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Exporting Corruption

Data - Exporting Corruption

Uniting communities to safeguard forests

A lawyer is helping a group of Pygmies understand forest regulations.

Illustration: Magdalena Michalka © Transparency International

When RPDH (Transparency International in Congo) arrived in Komono to help the community design and monitor UN forest protection projects, we found Bantu and Pygmy residents driven apart by logging. The timber industry was putting pressure on land, but bringing neither income nor development to the community. Discrimination means that Pygmy people earn lower wages than the Bantu, so timber companies employ them as cheap labour. This fueled jealousy among Bantu residents, who began to intimidate the Pygmies, bribing the village chief to evict them from traditional land where for many decades they had grown produce for market.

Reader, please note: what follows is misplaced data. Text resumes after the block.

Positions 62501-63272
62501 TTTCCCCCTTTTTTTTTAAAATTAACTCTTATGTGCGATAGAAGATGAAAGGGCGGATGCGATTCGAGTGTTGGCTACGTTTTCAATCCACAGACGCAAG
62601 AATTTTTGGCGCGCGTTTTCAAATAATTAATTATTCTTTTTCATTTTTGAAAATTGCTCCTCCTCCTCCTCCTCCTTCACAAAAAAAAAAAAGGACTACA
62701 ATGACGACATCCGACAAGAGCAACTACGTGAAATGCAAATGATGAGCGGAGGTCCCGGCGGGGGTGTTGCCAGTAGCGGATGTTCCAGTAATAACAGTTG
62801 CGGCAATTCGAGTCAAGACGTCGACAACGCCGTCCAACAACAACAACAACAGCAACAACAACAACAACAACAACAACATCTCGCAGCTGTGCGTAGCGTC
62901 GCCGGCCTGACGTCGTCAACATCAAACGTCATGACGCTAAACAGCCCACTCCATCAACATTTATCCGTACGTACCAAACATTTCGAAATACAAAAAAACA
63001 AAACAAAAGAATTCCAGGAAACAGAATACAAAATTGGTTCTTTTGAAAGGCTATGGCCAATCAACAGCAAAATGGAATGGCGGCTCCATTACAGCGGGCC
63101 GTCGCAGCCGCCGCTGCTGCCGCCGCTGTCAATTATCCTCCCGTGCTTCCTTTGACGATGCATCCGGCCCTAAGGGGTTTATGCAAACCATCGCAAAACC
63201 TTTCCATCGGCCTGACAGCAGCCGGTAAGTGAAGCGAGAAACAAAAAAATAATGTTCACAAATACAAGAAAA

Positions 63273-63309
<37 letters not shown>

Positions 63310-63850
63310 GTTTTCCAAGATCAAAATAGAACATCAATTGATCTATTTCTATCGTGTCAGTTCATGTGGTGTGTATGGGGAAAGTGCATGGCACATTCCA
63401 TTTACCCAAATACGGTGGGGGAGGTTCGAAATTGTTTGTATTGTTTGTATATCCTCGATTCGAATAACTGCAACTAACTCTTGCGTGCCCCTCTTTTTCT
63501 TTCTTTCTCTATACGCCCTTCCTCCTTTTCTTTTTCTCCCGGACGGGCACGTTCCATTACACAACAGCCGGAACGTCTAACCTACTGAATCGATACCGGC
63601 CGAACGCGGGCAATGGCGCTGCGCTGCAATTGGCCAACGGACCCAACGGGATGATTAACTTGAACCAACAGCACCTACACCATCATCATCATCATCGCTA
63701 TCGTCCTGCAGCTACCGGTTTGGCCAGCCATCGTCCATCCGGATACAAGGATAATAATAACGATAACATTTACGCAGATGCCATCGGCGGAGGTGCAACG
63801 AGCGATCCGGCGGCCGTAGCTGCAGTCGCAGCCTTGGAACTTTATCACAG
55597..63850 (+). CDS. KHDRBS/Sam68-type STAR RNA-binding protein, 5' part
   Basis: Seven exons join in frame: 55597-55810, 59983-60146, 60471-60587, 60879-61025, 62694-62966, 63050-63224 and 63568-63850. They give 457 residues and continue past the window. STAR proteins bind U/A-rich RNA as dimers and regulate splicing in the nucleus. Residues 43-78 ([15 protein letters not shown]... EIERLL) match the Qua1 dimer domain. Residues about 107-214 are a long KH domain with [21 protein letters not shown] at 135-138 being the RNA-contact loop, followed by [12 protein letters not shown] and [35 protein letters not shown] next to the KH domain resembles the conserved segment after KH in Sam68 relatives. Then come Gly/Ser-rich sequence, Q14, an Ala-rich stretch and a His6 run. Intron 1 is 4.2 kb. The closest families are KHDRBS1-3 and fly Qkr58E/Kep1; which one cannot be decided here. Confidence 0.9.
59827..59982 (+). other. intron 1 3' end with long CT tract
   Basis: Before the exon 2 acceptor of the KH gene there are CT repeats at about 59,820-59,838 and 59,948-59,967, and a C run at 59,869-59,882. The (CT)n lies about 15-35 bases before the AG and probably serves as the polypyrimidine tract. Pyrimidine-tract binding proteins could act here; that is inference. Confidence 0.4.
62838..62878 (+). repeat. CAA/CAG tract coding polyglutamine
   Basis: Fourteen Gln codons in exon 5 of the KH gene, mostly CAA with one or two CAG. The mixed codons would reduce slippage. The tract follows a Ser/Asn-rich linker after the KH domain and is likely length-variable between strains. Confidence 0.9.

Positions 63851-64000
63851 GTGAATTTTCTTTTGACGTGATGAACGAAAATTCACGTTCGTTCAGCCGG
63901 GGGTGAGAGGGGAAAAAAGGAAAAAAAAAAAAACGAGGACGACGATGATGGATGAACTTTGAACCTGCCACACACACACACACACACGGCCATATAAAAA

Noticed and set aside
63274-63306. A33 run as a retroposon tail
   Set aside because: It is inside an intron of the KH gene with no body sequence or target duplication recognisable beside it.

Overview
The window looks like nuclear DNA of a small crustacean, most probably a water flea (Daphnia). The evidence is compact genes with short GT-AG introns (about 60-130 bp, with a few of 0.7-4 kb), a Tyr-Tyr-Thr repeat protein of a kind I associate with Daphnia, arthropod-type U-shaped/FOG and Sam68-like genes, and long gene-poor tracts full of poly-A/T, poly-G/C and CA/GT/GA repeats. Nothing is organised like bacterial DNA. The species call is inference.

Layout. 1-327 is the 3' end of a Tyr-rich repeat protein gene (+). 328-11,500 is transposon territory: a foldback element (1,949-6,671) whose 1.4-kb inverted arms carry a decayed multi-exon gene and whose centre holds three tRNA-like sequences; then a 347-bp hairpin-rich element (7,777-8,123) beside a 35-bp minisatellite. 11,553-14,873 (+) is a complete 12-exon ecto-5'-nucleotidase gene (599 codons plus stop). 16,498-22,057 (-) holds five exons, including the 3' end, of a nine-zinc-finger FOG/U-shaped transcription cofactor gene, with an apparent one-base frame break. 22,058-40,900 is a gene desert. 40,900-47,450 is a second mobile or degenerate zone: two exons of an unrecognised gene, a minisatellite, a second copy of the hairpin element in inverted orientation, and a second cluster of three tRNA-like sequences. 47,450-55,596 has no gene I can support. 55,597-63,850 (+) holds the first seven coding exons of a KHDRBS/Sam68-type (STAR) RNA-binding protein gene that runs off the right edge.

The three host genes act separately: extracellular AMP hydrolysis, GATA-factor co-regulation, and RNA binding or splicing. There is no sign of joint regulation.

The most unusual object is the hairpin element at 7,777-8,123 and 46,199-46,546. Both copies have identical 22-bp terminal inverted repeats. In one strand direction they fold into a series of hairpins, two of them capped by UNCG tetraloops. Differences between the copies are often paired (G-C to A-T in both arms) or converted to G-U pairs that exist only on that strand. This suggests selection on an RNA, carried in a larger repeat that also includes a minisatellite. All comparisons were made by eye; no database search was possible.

Komono’s residents needed to unite to protect their forest, so RPDH arranged a community meeting. We explained that the Pygmies' right to make a living was being violated, and we would help them bring a lawsuit against the Bantu unless the land was returned. The community agreed to restore the Pygmies’ land and allocate plots elsewhere to the Bantu.

With support from RPDH, Komono residents are now working together for better relations with logging companies, and better protection of their forests.